top of page
  • Writer's pictureAlison Aldred

Iron Deficiency Anaemia

First of all, know the signs. You may have one or more of the following and if they are an ongoing issue, get a check up with your GP:

Feeling tired



Hair falling out

Pale skin

Muscle cramps

Irregular heart beat or chest pain


Cold hands and feet

Loss of appetite


Sore tongue


Strange cravings

Feeling itchy

Brittle nails

Poor diet, heavy periods, breastfeeding, pregnancy and a vigorous exercise regime may all contribute to iron deficiency anaemia, as will certain conditions and diseases such as celiac disease, inflammatory bowel disease and cancer.

Vitamin C and A improve absorption of non-heme iron. By that I mean, if you are eating a plant-based diet, make sure you are also eating plenty of brightly coloured vegetables, for example red, orange and green. A bell pepper has more vitamin C than an orange and sweet potato, spinach and carrots are high in βeta-carotene (provitamin A). Carotenoids are inefficiently converted by the body, into retinol (vitamin A), sometimes as little as 24:1, which could be why liver was traditionally prescribed for anaemia. Not only is liver high in iron but is also the best dietary source of retinol.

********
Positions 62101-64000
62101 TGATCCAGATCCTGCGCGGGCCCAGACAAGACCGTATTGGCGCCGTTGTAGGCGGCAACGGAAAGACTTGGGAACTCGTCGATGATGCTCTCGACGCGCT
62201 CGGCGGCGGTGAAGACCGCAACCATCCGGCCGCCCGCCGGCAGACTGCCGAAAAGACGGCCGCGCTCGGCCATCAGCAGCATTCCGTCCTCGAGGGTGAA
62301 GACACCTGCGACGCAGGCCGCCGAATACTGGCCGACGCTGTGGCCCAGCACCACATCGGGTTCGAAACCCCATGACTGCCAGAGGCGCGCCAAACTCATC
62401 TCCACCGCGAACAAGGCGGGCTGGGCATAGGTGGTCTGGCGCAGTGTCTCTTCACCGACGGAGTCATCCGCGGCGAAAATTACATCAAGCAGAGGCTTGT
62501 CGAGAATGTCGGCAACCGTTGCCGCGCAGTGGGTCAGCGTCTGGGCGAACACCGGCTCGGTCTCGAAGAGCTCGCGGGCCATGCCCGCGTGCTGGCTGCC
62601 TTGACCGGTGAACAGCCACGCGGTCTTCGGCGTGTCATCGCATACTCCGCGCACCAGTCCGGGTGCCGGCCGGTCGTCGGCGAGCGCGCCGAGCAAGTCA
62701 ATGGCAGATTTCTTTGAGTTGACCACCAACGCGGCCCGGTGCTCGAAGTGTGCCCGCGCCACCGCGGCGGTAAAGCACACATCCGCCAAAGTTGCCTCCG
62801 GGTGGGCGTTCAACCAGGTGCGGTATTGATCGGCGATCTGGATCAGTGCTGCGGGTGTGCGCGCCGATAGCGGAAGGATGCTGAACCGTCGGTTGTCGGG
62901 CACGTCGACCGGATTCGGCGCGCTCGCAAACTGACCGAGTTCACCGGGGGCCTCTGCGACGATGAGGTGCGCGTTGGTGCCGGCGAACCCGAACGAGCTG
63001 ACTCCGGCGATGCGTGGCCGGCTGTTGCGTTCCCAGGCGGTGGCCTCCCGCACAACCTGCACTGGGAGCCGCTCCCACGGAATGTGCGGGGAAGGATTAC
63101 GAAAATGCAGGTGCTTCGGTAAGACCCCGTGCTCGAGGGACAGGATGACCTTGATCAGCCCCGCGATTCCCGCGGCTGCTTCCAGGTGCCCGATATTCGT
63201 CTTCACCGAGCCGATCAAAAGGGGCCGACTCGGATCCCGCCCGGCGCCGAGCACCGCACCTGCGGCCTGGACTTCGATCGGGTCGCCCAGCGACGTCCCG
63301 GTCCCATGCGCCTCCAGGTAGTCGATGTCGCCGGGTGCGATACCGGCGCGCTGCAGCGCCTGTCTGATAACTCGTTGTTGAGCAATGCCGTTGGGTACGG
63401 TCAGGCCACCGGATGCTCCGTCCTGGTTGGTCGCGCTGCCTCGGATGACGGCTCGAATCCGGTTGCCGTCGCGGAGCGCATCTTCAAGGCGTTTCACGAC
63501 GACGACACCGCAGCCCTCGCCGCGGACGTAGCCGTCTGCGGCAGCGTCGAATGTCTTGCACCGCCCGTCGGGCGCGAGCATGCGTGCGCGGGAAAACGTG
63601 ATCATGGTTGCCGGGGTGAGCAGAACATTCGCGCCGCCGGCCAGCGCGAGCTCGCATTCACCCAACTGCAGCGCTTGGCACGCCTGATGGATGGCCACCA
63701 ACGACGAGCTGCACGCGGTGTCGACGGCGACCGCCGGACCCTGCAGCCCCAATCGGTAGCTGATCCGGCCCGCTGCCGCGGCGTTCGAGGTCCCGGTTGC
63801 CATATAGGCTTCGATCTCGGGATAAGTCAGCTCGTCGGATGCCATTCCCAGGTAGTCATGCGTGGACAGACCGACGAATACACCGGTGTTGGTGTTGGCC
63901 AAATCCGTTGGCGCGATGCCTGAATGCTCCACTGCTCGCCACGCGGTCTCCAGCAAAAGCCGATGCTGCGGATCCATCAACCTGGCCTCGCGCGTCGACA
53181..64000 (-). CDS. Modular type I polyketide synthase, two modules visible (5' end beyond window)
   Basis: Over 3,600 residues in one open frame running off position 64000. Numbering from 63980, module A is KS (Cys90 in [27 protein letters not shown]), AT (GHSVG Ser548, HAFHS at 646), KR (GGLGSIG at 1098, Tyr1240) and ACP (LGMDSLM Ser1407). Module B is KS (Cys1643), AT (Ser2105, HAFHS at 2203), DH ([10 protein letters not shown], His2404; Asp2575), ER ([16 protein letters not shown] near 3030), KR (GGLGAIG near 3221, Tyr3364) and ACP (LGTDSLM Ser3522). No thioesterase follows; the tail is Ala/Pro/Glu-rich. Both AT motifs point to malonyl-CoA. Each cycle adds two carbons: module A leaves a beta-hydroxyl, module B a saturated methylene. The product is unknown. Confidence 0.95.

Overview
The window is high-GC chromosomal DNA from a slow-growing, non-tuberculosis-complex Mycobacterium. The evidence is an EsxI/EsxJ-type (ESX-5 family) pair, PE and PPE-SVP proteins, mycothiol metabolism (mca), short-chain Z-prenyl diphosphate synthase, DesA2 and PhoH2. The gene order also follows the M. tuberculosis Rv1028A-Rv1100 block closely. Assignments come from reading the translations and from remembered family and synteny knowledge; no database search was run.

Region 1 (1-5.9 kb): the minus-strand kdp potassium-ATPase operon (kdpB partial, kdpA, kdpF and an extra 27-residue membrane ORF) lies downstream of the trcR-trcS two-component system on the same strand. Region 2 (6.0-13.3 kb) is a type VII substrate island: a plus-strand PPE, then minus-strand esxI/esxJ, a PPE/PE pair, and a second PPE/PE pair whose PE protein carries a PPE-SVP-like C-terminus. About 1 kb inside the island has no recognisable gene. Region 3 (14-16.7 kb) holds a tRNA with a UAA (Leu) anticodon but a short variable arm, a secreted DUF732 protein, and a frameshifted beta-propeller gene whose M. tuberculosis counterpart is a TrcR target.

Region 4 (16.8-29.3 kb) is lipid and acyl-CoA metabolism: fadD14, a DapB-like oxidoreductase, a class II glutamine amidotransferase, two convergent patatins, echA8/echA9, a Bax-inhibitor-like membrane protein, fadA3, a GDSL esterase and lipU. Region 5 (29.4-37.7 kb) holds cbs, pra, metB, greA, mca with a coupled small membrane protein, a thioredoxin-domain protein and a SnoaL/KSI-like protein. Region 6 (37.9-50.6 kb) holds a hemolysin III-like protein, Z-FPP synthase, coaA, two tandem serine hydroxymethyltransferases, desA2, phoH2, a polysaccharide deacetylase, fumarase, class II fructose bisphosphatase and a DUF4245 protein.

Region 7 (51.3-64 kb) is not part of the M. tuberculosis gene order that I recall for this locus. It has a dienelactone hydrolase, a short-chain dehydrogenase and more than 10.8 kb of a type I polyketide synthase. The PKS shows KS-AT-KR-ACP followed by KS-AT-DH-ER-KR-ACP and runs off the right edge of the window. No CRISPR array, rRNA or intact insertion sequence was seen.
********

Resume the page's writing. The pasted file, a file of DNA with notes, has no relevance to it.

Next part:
The Reference Nutrient Intake (RNI) for Vitamin C, for most adults, is 40mg/d. And it is claimed that this may be obtained from diet alone. However, heat and prolonged storage destroys it: how long has that pepper been knocking around in the fridge? How long after picking, did it land on your plate? Do you boil vegetables in lots of water? There is also an ongoing argument about whether soil depletion reduces vitamin levels. With all these factors in mind, you may wish to consider a vitamin C supplement.